Agency says interim analysis of proposed CVOT could be sufficient for resubmission of NDA.

Antiobesity drug developer Orexigen® Therapeutics has received from FDA the design requirements for cardiovascular outcomes trial (CVOT) that the agency said in January will be required before it can consider approving the firm’s lead obesity treatment, Contrave® (a combination of naltrexone HCL and bupropion HCL). Orexigen says the trial design requirements detailed by FDA are reasonable and feasible, and “provide the certainty required to reinitiate development of Contrave.”

FDA’s written correspondence detailing the trial design requirements also stated that positive analysis of interim data from the trial may be enough to support an NDA resubmission and approval. Orexigen now hopes to finalize design of the Contrave CVOT with FDA and initiate the study in the first half of 2012, which it says could enable approval of the drug in 2014.

The key aspects of the CVOT design outlined by FDA include both that the trial is powered based on an intent-to-treat analysis, and includes criteria for interpreting the results at interim and final analyses that are similar to those applied to diabetes drugs. In particular, the trial will need to enroll a population of overweight and obese patients with an estimate background rate of 1–1.5% annual risk of major cardiovascular events. Orexigen estimates that the entire study will require less than 10,000 patients and take less than two years from start to interim analysis.

The firm has been in veritable limbo since the end of January, when FDA issued Orexigen a complete response letter saying it couldn’t approve the submitted NDA for Contrave due to concerns about the cardiovascular safety profile of naltrexone/bupropion when used long-term in a population of overweight and obese patients. In effect, the agency’s decision went against the overall opinion of its Endocrinology and Metabolic Drugs Advisory Committee, which the previous month had agreed in a majority vote that available data on the drug adequately demonstrated that the benefits of Contrave outweighed the potential risks of the drug. The Committee did recommend that a study be carried out to examine the drug’s effects on risk for major adverse cardiac events, but suggested that this should be a postapproval study.

The receipt in January of a CRL from FDA stating that a CVOT would be required preapproval forced Orexigen to cut 40% of its workforce to save cash. The firm has been working with FDA since then to agree on a feasible path forward, including the potential to seek approval for a narrower indication in patients with lower cardiovascular risk. However, in June FDA’s Division of Metabolic and Endocrinologic Products (DMEP) said that even this would still require a CVOT to be undertaken. A further blow came in the form of DMEP’s decision to hold a general advisory committee meeting early in 2012 to discuss cardiovascular assessment for obesity therapeutics. This meant that any agreement that was reached on the design of a CVOT for Contrave in the meantime could still be subject to change dependent on the findings of the 2012 meeting.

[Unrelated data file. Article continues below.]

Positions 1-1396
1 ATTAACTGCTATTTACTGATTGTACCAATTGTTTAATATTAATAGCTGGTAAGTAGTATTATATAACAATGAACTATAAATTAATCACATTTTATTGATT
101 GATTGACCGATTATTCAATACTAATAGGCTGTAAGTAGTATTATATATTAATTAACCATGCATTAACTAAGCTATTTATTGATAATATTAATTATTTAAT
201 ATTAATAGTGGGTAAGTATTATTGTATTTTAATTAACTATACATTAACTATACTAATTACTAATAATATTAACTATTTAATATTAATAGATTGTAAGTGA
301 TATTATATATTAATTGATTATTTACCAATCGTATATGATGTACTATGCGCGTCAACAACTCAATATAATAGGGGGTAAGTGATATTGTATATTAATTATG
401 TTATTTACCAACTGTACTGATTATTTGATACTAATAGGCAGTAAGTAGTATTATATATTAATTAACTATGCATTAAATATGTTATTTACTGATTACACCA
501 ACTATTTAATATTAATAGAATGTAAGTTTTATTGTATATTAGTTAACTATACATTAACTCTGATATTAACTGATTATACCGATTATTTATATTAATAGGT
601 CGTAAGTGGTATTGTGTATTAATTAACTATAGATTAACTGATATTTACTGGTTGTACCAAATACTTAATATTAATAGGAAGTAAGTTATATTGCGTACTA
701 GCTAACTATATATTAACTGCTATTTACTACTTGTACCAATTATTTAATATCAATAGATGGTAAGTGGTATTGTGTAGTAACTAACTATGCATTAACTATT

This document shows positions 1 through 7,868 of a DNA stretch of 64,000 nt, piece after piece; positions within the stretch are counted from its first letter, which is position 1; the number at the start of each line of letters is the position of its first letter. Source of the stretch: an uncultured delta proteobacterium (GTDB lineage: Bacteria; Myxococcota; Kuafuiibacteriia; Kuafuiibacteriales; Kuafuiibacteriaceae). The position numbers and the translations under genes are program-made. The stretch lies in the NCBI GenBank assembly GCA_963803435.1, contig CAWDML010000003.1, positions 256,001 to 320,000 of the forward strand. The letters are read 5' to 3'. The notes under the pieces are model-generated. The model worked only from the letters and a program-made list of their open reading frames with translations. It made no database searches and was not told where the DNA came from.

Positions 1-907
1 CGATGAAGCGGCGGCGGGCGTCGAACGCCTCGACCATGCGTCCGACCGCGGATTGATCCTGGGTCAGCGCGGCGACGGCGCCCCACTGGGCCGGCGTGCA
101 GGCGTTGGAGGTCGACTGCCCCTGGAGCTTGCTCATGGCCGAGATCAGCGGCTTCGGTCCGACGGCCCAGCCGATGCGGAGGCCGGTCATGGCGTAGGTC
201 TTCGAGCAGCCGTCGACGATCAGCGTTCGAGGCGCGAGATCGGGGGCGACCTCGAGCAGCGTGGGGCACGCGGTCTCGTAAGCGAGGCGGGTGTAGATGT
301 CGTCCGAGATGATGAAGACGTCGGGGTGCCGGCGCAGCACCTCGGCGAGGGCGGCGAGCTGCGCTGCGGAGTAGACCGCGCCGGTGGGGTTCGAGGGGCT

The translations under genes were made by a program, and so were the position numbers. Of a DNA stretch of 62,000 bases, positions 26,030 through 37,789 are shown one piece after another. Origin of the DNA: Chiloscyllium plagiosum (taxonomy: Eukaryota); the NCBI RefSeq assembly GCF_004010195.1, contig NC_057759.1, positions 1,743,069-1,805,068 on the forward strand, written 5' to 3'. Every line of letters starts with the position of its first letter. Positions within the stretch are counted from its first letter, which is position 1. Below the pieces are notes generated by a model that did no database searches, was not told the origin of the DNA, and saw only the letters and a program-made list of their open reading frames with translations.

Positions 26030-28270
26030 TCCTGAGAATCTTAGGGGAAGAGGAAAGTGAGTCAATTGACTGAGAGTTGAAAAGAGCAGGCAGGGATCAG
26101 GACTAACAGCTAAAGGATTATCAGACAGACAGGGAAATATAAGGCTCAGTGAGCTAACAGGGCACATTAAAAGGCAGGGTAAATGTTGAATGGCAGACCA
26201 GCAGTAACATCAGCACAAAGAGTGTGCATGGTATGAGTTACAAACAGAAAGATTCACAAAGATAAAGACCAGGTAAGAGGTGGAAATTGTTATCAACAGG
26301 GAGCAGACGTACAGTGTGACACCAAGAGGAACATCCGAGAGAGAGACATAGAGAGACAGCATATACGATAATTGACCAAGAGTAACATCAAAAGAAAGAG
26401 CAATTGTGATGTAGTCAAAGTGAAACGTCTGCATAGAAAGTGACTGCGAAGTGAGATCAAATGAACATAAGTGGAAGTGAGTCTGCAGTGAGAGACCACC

Fortunately, Orexigen’s latest correspondence from FDA has not only detailed a workable CVOT design, but also confirmed that the design won’t be subject to change following the DMEP meeting next year. “While we still plan to convene a public advisory committee meeting to discuss topics related to obesity drug development early next year, that meeting will not impact on the advice provided in this letter and the agency will honor the advice provided,” the letter states.

Orexigen says confirmation of a clear and workable way forward means it can also now reboot discussions with firms interested in partnering the development of Contrave for ex-North American markets. In September 2010 the firm received $50 million from Takeda Pharmaceutical as part of a deal giving the latter exclusive marketing rights to the drug in the U.S., Mexico, and Canada, with Orexigen retaining a right to co-promote the drug in the U.S. Under terms of the agreement the firms are working together on development of the drug, with Orexigen heading preapproval activities and Takeda leading postapproval activities. Orexigen could receive over $1 billion in regulatory and sales-based milestones, plus tiered double-digit royalty payments on net sales by Takeda.

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